Lack Of Diversity In Genetic Counselors Could Affect Patients
African-American, Hispanic or American Indian patients undergoing genetic testing are unlikely to encounter counselors of their ethnic backgrounds, according to a review appearing in the August issue of the Journal of Genetic Counseling.
"Minorities are underrepresented in genetic counseling. It's not a unique problem to genetics. We see it in health professions as a whole, but it's more pronounced in the genetic counseling professions," said lead author Ilana Mittman, Ph.D., a certified genetic counselor at the University of Maryland at Baltimore.
Mittman's research examined previously published data on ethnic and racial demographics in specific genetic professions and health care professions in general.
She found that, compared to other mental health and health care professionals, genetic counselors are among the least likely to be African-American, Native American or Hispanic. For example, counselors of African-American or Hispanic background hold only 2 percent of the membership in the National Society of Genetic Counselors, even though these populations represent almost one-third of Americans, according to the authors.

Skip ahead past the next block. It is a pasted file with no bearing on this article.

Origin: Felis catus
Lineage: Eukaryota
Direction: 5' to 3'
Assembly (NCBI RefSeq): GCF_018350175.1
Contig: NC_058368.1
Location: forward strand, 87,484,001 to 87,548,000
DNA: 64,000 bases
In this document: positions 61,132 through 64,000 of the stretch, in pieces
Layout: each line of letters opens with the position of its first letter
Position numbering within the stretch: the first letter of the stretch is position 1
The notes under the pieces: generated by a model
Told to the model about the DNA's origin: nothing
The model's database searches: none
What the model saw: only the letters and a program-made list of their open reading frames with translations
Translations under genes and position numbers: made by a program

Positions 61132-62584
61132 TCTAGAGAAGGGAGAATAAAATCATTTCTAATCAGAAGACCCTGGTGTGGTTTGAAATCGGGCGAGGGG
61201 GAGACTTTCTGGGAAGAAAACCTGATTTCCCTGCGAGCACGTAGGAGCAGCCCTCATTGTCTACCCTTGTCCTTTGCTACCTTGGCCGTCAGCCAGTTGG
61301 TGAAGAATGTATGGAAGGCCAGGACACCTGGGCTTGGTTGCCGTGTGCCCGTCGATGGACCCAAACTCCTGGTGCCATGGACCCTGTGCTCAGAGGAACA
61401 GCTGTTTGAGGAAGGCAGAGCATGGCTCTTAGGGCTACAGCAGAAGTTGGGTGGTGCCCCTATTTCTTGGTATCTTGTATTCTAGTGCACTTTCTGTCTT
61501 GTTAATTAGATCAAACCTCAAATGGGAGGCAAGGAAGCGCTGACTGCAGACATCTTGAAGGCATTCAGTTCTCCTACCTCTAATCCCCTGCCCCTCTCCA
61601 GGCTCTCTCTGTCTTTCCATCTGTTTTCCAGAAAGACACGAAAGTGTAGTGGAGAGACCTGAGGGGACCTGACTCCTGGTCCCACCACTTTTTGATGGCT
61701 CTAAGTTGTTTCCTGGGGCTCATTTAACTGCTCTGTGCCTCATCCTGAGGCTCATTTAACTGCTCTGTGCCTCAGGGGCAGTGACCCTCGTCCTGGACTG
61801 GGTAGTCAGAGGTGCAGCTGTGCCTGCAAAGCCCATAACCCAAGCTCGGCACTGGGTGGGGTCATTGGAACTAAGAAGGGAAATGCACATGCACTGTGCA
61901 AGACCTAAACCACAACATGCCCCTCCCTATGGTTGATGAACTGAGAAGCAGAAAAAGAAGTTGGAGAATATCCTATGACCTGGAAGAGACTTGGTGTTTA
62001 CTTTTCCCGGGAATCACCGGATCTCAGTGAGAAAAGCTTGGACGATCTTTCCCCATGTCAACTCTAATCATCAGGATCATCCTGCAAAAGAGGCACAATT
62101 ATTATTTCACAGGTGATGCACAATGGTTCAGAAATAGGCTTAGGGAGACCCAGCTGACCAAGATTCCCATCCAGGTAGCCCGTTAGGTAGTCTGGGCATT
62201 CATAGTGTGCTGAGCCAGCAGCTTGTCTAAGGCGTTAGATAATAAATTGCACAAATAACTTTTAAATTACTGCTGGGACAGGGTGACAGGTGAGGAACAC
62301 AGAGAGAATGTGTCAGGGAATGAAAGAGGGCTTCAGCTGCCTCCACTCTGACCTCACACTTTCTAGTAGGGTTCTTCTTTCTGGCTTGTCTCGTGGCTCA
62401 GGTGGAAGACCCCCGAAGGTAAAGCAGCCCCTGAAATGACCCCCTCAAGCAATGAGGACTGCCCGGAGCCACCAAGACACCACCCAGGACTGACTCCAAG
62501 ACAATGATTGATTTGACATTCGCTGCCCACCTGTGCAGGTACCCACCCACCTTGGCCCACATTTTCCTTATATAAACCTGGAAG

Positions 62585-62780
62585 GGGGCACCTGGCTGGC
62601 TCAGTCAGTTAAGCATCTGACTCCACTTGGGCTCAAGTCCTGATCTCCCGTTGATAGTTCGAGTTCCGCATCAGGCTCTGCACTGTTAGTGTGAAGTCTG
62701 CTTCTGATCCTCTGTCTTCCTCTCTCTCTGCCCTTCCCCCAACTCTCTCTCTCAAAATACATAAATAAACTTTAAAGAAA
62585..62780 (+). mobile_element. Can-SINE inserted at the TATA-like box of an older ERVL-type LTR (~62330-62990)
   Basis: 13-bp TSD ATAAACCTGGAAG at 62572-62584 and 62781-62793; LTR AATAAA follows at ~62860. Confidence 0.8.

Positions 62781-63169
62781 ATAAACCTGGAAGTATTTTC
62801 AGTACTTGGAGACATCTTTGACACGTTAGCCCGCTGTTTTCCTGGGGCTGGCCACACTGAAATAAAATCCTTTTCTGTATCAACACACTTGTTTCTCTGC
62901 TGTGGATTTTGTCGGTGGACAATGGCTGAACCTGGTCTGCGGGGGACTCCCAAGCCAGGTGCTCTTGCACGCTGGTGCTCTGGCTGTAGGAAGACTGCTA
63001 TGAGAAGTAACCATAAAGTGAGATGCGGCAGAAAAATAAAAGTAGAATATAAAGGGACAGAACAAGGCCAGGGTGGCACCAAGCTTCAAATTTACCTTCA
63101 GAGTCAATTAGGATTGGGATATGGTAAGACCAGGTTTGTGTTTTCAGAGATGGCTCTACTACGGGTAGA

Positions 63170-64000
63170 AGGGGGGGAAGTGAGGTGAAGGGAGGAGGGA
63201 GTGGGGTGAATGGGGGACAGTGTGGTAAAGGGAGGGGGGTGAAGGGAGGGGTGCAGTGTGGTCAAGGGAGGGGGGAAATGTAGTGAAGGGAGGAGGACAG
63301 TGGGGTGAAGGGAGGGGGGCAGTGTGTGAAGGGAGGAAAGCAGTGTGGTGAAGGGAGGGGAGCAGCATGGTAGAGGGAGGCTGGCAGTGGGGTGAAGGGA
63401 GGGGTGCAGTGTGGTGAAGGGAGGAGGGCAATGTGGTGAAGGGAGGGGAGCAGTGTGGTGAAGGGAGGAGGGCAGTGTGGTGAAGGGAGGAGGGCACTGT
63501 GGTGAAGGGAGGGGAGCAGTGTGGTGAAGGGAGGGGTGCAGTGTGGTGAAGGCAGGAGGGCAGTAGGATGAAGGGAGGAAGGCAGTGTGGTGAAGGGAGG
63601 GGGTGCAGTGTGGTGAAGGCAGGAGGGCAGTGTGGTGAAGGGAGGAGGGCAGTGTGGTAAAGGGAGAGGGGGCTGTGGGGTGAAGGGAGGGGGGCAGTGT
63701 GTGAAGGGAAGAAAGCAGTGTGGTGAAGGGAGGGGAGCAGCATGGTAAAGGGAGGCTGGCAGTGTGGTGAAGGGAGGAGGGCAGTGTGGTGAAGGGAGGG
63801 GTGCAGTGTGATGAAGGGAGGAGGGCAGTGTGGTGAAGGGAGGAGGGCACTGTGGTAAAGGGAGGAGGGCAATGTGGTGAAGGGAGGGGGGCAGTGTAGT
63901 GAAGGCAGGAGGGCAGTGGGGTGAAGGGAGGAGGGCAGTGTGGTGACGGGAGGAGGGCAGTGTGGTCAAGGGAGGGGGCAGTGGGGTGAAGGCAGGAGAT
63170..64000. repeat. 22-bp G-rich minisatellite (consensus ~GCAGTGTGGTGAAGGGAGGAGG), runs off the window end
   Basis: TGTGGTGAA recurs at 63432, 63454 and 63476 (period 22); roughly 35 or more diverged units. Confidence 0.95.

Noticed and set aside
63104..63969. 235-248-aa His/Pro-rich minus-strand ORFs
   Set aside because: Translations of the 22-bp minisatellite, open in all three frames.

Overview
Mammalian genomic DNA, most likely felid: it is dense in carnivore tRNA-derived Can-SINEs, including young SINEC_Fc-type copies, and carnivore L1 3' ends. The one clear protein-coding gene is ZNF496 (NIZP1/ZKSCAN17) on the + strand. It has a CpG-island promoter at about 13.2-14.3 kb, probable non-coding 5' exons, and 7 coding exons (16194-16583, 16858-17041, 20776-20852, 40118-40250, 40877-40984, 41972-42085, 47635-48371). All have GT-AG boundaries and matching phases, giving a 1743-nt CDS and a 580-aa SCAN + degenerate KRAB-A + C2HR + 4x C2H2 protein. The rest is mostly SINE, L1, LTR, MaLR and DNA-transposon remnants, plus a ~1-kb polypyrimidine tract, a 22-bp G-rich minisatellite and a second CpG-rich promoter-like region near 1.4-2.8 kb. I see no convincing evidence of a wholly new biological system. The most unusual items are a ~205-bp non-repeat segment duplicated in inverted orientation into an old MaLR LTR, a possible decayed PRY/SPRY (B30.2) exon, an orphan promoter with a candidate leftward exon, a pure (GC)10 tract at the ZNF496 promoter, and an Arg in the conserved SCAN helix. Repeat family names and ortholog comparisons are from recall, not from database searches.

In addition, African-Americans comprised only 1 percent of geneticists with medical degrees or Ph.D.s; Hispanics made up only 2 percent of geneticists with these degrees.
"The lack of diversity impacts professionals and people they are trying to help," according to Mittman, because providers must be able to acknowledge cultural, social and religious issues and communicate effectively with patients.
"We're taught to be culturally sensitive [as health care professionals], but none of us can be as culturally sensitive as people from that culture. We can do our best, but we're not going to know the rules. We'll never know all of the issues in their culture," said Edward McCabe, M.D., a genetic medicine specialist at UCLA.
"Patients are stating their desire to have providers who are like them with respect to race. They feel more comfortable, and they are more likely to trust those providers, to disclose information and to follow up on health recommendations," Mittman said.
Although the genetic counseling professions have made efforts to improve racial and ethnic diversity, demographics in this field have remained unchanged for more than two decades.
"Genetics offers a promising take on medicine as we investigate the genetics of common and complex disorders and personalized medicine. It is very important to extend those services to everybody in the population, otherwise health disparities will widen," Mittman said.